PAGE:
'All of my kids are part of my heart': Pamela Halm bids farewell after 27-year career

Bidding farewell to her career, second-grade teacher Pamela Halm will close her classroom door for the final time on May 25.

Hundreds of students learned under the guidance of Halm, who provided 27 years of service to the Mahomet-Seymour district. Even after nearly three decades of teaching, one thing never tired Halm — greeting the children.

"The kids are so excited to see you every single morning, even when maybe they're not starting out on a good note," she said. "They're still so happy to see you."

Though originally from Huntington Beach, Calif., Halm's family moved to central Illinois, and she attended Eastern Illinois University, where she earned bachelor's degrees in home economics and elementary education.

After college, she became a home economics teacher at Bloomington Central Catholic, got engaged and moved away. A series of moves brought Halm and her family to Mahomet. She began working as a substitute teacher and then as a teacher's aide at Sangamon Elementary School.

"Mr. Larry Gnagey came and picked me up because it was the second day here and I didn't know my way around," she said.

Two years later, then-principal Linda Sloat offered Halm her own classroom as a second-grade teacher. Thrilled and grateful for the opportunity, Halm was eager to begin.

"She believed in me and wanted to give me a chance," she said, "and we haven't looked back."

Learning life lessons along the way, Halm became a teacher because of her fascination with child development. As a mother of two sons, Nate and Garrett, she was fascinated with the wonder of children when they learned something new or accomplished a task.

"It was something you couldn't buy in a store," she said. "It was so rewarding to watch that."

Though admittedly a bit biased, Halm said she found second grade to be the best grade. If Halm could impart one thing with her current and former students, it is to dream big and know how much she values each and every one of them.

"As much as I am working to make a difference in their lives, they have continued to make a difference in mine," she said.

No surprise to colleagues and students, Halm is an avid Chicago Cubs fan. Her son, Nate Halm, works for the team as the coordinator of advance scouting.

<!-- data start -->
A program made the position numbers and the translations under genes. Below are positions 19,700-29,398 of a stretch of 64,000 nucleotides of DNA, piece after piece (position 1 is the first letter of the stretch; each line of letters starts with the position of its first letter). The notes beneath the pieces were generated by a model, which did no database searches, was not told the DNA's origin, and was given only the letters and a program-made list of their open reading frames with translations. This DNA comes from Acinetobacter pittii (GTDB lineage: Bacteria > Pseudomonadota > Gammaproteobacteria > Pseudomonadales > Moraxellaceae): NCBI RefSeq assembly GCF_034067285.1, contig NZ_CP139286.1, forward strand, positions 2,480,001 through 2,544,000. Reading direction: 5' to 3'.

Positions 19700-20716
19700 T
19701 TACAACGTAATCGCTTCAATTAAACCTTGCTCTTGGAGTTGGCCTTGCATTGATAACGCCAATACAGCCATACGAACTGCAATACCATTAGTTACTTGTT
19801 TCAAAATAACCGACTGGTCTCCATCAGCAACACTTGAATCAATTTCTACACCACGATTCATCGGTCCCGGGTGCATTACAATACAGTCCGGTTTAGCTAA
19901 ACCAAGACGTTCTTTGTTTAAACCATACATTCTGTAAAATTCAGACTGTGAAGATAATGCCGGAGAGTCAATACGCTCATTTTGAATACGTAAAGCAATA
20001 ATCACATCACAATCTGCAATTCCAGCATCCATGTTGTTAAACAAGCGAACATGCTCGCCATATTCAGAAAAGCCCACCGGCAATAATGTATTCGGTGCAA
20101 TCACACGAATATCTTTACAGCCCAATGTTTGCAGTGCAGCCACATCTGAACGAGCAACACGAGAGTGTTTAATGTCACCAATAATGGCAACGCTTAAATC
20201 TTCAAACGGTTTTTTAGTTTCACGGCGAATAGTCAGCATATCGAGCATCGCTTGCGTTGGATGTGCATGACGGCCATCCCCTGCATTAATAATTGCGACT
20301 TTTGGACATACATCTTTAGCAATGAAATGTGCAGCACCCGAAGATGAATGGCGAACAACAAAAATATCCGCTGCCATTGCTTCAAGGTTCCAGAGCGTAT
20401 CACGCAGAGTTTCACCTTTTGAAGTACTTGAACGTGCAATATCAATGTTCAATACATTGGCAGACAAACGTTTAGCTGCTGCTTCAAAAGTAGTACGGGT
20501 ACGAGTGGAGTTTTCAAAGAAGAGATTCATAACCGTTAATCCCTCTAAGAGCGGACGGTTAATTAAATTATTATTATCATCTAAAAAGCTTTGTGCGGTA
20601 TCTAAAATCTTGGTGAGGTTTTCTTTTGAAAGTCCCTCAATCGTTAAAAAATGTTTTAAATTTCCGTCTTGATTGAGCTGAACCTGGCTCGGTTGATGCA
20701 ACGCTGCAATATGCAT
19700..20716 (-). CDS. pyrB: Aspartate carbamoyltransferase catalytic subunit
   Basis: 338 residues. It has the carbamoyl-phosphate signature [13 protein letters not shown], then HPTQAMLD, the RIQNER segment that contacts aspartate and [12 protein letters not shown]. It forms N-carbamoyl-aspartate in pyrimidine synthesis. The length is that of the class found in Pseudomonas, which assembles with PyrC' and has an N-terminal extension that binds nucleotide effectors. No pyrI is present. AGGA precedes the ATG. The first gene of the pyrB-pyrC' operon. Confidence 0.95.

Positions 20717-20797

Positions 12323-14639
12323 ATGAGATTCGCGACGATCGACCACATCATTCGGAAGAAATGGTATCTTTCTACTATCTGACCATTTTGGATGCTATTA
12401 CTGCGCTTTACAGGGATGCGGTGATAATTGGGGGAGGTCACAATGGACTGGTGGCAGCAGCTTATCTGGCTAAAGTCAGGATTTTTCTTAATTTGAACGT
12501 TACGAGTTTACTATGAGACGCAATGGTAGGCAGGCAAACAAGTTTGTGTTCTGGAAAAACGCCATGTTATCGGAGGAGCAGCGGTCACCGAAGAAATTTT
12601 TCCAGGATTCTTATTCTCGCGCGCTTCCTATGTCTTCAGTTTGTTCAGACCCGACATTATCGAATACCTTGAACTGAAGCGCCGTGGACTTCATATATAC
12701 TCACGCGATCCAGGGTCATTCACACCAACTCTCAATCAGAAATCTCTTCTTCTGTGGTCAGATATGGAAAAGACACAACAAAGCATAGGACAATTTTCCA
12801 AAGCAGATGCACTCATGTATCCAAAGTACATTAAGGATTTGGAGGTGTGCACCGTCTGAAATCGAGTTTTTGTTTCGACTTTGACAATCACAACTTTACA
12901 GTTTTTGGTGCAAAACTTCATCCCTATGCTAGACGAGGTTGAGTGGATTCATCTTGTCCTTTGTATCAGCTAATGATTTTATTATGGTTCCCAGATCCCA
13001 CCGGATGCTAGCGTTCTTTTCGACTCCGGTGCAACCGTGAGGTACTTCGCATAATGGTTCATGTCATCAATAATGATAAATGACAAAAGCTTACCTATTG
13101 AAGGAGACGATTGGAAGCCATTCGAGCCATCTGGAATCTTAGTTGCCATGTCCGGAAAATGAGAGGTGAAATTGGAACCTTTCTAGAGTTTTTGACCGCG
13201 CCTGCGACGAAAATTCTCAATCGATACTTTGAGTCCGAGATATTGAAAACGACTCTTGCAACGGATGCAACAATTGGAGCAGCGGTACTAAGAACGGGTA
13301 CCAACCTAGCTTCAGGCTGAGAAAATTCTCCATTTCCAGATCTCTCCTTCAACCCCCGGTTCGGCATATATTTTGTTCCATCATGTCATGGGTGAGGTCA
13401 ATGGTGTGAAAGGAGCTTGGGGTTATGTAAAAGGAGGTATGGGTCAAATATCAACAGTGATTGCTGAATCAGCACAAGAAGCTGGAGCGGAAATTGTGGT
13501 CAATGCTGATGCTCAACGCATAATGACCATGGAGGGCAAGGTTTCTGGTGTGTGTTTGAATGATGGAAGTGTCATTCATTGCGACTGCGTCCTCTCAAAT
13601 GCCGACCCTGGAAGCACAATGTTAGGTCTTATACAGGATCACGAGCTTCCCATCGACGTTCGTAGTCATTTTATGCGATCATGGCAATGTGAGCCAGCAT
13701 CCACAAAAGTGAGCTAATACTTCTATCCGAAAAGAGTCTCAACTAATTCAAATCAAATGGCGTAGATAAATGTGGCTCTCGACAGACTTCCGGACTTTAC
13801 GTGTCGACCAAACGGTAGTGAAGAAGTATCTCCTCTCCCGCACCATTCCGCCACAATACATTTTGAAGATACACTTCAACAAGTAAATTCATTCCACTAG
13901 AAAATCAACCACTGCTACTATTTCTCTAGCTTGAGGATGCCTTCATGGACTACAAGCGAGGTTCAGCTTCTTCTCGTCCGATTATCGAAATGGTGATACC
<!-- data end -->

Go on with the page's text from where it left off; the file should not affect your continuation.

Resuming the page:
Halm is eagerly awaiting the day when Nate says, "I can get tickets for tomorrow," and she can leave on a whim without the worry of finding a substitute teacher. More than Wrigley Field tickets, Halm looks forward to leaving the days of stress and worry behind her.

"The feeling you get on a Sunday night, it's like, 'Oh gosh, I need to get those papers graded,'" she said.

Despite her eagerness to be worry free, Halm knows she will be unable to stay out of the classroom for long.

"Being a teacher is in your bones," she said. "I don't think I'm someone who's making big differences, but maybe little differences every now and again," she added. "And if everyone does a little bit of that we'll make the world a better place."

Eventually, she hopes to return as a substitute teacher, but for now, she is satisfied with her dreams to be in the bleachers of the friendly confines.

Bittersweet for Halm, and the remaining Sangamon Elementary School teachers, is the closing of the school. On April 19, students and staff will hold an open house from 5 to 7:30 p.m. to share their memories of the building.

"How lucky I was to have spent my years at Sangamon," Halm said. "Everyone is saying goodbye to Sangamon, not just me."

The students of Sangamon will move into their new home at Middletown Prairie Elementary School in August. Halm's advice to new and returning teachers is to be patient with themselves and to take care of themselves so that they in turn may take care of the kids.

"Sangamon is no longer going to be a school in our district, but the people who work at Sangamon are a unit that will be joining Middletown Prairie, and they're all still the family that we've come to know and love," she said.

"If everyone takes a breath and realizes that every day will get better, even though some days will be difficult.

"And don't forget your recess duty," Halm added as she laughed.

From assessments to evaluations, the one constant in the role of a teacher is the ability to teach the whole of the child.

"We elementary teachers teach more than how to regroup double-digit numbers or how to write a complete sentence," Halm said. "There's so many other things that go on in those minds."

Dealing with social issues, Halm expressed the importance for teachers to reach children where they are, as this helps them focus on the curriculum.

"It's hard to be everything to them," she said. "We try every day. We all do. There's so much social stuff you need to get into and sometimes that's hard when you've got deadlines, but at the same time, you're not going to teach that child how to count money if they're worried about someone making fun of them on the playground."

Before her final day in the classroom, Halm wanted to offer the administration, colleagues, families and students a sincere thank-you.

"Thank you for the support and the encouragement, not just for me personally, but for all of us at Sangamon," she said. "All of my kids are part of my heart and knowing that I might have taught them something is a great feeling. To be honest, I think my kids might have taught me a little something too."

Categories (3):News, Education, People


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